Antimicrobial Susceptibility Profile of Enterococcus Species Isolated from Companion Birds and Poultry in the Northeast of Iran
Archives of Razi Institute: September 30, 2018, 73 (3); 207-213
September 01, 2018
Article Type: Journal Article
November 13, 2016
November 21, 2017
J. Antimicrobial Susceptibility Profile of Enterococcus Species Isolated from Companion Birds and Poultry in the Northeast of Iran,
Arch Razi Inst.
Enterococci are Gram-positive facultative anaerobic bacteria commonly found in the gastrointestinal tract of the mammals and birds. These cocci are isolated from urinary tract infections, bacteremia, endocarditis, and burn wounds in humans. The evolution of antibiotic-resistant enterococci raised a problem due to the possibility of the transmission of these organisms between poultry and human. Regarding this, the present study was conducted to evaluate the prevalence of Enterococcus species among companion birds and poultry in the Northeastern of Iran and determine the antibiotic susceptibility profile of enterococci. To this end, oral and cloacal swabs were collected from 150 caged birds. Antibiotic susceptibility profile was determined using the standard disk diffusion method. The results revealed that out of 150 samples, 56 (37.33%) cases contained enterococci. Most of the specimens (25.33%) were Enterococcus faecalis isolated from 6.66% of the samples. Additionally, 2.66% and 1.33% of the samples were contaminated with Enterococcus mundtii and Enterococcus gallinarum, respectively. Furthermore, Enterococcus malodoratus and Enterococcus raffinosus were isolated from 0.66% of the samples. The results revealed that all of the isolates of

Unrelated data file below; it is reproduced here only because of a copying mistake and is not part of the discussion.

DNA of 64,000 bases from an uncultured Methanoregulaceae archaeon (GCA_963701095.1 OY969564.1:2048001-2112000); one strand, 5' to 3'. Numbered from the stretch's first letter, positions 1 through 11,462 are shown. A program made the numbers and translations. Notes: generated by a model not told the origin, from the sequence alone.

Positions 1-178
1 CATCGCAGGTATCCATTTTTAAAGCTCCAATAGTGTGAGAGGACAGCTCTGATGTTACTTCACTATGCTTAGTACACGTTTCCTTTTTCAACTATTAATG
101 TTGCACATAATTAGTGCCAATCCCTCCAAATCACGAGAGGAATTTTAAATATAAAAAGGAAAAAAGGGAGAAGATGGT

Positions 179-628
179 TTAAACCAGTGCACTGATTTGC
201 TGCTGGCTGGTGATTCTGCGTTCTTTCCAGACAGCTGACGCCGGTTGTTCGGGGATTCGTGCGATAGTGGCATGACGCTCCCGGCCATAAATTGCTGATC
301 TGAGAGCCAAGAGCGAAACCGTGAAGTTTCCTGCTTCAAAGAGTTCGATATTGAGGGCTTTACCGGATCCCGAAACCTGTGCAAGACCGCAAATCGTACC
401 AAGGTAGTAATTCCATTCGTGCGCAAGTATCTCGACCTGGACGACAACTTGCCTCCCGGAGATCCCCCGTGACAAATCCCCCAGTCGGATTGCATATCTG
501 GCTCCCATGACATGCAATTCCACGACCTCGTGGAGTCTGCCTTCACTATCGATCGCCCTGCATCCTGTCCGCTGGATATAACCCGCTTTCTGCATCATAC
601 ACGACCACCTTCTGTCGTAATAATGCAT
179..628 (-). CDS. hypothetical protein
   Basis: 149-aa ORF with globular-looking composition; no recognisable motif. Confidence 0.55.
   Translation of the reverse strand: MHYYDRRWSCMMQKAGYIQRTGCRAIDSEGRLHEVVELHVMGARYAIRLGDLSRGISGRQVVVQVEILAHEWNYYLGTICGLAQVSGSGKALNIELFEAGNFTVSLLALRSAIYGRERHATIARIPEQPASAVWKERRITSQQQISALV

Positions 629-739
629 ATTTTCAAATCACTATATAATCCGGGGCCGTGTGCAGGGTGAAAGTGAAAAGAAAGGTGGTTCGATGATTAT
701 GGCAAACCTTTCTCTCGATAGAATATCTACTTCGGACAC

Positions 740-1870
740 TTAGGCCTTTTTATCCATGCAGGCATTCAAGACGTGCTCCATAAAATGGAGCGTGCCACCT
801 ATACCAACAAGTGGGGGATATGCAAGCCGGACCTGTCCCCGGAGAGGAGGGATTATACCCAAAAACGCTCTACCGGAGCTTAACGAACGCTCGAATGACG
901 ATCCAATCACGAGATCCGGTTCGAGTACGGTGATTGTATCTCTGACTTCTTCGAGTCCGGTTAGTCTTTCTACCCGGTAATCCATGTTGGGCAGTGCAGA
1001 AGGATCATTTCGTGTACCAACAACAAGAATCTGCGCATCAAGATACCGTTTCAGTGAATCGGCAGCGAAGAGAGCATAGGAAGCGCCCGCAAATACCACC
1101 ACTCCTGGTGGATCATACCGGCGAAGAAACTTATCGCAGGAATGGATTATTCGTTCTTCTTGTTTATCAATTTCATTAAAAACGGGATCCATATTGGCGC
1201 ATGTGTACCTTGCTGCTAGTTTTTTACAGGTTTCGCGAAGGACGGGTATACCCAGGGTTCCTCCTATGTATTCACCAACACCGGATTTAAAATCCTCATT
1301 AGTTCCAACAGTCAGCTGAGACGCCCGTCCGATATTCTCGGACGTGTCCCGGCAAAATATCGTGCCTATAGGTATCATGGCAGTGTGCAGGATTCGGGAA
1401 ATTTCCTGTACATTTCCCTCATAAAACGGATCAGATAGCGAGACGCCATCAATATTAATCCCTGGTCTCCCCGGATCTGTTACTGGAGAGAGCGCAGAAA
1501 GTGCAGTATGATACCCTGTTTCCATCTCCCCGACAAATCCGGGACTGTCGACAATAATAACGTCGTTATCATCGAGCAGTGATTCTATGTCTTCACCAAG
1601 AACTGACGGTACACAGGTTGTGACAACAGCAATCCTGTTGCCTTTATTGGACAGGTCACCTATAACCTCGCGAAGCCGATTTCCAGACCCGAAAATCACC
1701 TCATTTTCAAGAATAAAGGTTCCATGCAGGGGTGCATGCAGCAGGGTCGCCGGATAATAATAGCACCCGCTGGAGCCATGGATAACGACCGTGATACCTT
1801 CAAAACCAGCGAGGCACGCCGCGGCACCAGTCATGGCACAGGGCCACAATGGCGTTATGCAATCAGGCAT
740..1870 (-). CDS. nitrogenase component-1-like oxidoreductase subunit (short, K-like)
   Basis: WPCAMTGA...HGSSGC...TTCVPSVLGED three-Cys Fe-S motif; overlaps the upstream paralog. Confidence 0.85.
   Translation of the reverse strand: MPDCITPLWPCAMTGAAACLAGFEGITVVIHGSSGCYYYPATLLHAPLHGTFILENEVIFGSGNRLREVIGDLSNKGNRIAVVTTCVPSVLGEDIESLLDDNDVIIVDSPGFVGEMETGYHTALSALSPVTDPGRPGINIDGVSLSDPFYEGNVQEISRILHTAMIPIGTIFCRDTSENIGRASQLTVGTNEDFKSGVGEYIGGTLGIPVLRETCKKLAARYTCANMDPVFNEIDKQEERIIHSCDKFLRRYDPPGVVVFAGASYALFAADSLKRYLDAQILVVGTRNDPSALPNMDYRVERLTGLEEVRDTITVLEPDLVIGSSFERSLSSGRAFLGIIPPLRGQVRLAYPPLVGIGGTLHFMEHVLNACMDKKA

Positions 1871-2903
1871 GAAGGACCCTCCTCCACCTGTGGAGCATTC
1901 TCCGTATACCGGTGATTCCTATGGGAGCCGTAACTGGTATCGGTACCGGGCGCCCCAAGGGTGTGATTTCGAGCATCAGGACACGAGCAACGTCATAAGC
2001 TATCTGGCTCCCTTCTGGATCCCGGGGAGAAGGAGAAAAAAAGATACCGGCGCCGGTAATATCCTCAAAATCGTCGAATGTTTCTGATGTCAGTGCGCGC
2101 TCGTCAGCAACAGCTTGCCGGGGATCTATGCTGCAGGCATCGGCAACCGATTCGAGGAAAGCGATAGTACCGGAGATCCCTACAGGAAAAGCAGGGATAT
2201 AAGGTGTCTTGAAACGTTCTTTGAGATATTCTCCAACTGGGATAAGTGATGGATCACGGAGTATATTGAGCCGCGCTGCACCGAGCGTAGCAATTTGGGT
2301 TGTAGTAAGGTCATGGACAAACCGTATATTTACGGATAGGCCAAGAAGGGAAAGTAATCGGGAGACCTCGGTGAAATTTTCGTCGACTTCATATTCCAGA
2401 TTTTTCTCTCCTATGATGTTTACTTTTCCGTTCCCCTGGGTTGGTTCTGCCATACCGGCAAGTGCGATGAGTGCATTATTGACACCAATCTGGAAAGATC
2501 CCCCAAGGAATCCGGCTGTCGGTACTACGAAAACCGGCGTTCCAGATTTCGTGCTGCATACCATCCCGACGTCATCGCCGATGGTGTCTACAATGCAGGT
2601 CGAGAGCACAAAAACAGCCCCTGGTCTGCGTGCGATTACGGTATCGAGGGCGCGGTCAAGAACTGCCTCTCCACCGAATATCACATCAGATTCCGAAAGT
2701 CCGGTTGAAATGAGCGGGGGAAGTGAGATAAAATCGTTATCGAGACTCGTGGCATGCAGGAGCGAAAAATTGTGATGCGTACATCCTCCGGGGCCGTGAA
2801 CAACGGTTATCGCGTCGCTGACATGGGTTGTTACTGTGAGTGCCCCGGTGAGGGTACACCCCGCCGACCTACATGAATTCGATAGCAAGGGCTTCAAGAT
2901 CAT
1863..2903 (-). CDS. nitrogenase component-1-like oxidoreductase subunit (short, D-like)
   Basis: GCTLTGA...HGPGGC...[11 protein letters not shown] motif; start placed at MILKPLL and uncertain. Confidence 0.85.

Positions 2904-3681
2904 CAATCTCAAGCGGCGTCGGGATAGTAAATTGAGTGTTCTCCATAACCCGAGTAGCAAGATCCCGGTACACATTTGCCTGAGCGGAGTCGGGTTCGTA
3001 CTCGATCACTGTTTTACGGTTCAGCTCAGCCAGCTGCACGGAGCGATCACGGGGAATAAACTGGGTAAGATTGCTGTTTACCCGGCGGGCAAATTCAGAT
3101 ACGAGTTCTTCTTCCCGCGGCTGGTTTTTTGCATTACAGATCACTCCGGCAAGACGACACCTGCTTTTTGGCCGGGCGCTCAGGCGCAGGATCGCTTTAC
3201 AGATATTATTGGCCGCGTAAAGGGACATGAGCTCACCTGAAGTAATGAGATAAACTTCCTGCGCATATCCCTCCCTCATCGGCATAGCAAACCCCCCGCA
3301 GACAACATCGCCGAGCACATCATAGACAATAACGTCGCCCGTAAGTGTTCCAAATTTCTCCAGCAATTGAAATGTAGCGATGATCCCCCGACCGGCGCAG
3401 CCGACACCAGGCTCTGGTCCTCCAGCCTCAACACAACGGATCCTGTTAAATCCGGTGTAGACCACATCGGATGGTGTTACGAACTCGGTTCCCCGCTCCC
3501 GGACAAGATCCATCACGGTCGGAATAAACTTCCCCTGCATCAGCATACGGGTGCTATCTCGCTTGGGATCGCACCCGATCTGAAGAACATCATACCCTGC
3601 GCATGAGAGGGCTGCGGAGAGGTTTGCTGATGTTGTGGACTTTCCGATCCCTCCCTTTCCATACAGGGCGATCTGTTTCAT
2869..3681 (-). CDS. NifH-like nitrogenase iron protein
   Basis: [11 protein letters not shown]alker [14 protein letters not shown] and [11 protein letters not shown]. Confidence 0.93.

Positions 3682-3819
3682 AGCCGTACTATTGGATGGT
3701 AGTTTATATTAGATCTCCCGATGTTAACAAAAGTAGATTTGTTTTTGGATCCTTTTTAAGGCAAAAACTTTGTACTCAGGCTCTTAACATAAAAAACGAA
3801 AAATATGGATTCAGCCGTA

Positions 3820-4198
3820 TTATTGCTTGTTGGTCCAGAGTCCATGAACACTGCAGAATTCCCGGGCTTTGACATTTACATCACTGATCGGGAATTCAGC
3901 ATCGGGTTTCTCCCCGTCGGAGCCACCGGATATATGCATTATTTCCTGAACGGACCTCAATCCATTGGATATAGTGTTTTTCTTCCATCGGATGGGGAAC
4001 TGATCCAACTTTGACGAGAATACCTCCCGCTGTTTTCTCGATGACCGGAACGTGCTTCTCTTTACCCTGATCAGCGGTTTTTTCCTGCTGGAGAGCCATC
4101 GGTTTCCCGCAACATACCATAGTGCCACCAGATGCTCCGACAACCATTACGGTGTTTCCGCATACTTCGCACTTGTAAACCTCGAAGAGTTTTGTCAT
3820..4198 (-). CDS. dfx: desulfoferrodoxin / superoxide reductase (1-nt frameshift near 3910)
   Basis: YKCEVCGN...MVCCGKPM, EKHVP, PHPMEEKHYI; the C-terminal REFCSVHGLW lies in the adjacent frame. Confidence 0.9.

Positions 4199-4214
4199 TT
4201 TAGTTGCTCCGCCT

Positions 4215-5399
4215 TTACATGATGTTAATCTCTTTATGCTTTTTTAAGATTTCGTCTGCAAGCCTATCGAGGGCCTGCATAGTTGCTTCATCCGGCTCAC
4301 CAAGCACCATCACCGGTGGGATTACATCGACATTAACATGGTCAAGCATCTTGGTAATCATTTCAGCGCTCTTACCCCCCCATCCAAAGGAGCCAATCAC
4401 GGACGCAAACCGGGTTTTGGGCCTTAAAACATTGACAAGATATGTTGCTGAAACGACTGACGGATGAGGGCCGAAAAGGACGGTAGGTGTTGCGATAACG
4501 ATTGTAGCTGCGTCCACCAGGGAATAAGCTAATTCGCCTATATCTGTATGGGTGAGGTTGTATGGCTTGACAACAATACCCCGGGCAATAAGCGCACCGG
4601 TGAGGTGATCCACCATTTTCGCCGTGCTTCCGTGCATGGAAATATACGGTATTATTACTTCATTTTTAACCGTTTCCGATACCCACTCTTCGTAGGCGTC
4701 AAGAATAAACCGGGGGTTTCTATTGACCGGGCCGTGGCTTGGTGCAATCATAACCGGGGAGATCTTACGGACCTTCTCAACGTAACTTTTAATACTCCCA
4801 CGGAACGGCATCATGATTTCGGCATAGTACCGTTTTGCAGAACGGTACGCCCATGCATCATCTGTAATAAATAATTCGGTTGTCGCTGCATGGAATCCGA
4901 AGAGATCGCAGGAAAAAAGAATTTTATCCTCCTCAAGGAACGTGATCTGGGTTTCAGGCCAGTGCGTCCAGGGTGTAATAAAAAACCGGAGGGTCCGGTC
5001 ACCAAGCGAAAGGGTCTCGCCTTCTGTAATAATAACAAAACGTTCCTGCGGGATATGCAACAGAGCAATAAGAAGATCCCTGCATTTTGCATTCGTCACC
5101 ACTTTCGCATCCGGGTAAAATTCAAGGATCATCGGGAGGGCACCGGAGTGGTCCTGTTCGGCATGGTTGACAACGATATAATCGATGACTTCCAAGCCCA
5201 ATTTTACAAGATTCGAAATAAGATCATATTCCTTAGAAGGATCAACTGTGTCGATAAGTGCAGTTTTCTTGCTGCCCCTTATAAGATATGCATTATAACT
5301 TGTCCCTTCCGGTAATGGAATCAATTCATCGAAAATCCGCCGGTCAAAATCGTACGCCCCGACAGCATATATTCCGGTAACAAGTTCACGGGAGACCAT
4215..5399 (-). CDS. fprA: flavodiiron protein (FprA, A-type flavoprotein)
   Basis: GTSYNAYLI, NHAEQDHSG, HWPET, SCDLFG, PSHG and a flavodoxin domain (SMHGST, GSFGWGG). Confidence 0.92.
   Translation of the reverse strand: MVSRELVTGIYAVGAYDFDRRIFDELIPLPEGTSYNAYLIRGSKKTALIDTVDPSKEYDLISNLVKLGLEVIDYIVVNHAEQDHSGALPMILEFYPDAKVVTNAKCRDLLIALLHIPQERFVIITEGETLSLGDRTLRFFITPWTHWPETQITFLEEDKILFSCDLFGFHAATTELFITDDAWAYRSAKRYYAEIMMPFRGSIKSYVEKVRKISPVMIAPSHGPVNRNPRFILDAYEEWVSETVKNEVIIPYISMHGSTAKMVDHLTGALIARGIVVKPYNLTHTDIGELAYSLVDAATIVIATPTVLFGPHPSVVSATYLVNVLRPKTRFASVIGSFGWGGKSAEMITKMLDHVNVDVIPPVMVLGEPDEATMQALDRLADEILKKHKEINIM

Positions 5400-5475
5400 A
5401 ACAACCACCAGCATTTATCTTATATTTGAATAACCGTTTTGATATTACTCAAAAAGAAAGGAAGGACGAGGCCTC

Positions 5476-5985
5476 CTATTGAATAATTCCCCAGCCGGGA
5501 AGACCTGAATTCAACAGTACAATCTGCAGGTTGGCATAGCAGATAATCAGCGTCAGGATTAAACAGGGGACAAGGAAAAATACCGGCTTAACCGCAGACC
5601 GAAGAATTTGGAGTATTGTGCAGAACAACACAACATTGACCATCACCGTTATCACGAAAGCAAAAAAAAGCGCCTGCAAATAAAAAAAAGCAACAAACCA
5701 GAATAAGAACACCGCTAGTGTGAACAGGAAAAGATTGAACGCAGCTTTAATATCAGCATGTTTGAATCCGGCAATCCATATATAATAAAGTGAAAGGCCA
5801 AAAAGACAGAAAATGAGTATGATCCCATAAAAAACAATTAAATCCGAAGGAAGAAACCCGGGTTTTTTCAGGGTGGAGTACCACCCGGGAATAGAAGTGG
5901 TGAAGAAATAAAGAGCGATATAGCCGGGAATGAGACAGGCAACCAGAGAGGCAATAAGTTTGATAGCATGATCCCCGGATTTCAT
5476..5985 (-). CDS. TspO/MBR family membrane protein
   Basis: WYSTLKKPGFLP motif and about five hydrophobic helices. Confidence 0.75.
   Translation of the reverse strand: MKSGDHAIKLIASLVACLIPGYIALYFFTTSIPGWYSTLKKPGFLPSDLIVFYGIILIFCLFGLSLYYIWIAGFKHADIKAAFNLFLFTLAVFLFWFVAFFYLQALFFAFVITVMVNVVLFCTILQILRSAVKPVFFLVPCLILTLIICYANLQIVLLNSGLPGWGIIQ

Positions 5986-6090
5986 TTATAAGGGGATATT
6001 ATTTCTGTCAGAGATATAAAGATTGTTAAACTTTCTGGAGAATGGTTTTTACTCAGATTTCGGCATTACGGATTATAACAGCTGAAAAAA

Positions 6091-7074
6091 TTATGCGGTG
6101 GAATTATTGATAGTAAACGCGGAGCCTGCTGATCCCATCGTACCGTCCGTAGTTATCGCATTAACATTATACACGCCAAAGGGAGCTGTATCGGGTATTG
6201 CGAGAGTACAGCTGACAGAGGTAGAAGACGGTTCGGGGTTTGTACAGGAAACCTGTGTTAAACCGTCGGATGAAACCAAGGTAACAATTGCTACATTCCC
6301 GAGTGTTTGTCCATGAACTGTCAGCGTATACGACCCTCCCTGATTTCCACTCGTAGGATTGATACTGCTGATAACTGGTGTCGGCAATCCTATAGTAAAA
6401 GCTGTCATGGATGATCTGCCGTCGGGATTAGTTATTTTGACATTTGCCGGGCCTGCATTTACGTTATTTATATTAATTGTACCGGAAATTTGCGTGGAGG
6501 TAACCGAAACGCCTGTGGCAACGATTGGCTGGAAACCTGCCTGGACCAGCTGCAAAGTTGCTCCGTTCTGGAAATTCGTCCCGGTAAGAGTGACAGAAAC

E. faecalis and E. faecium were resistant to more than five antimicrobial agents. Most of E. faecalis and E. faecium isolates showed resistance to Cefazolin, Tiamulin, Flumequine, and Cephalexin. Accordingly, the majority of the isolates had multidrug resistance to the tested antibiotics. In conclusion, the presence of multidrug-resistant enterococci in the birds living close to humans requires thorough observations due to the transmission of these organisms to humans.
© 2018, Archives of Razi Institute. Razi Vaccine and Serum Research Institute.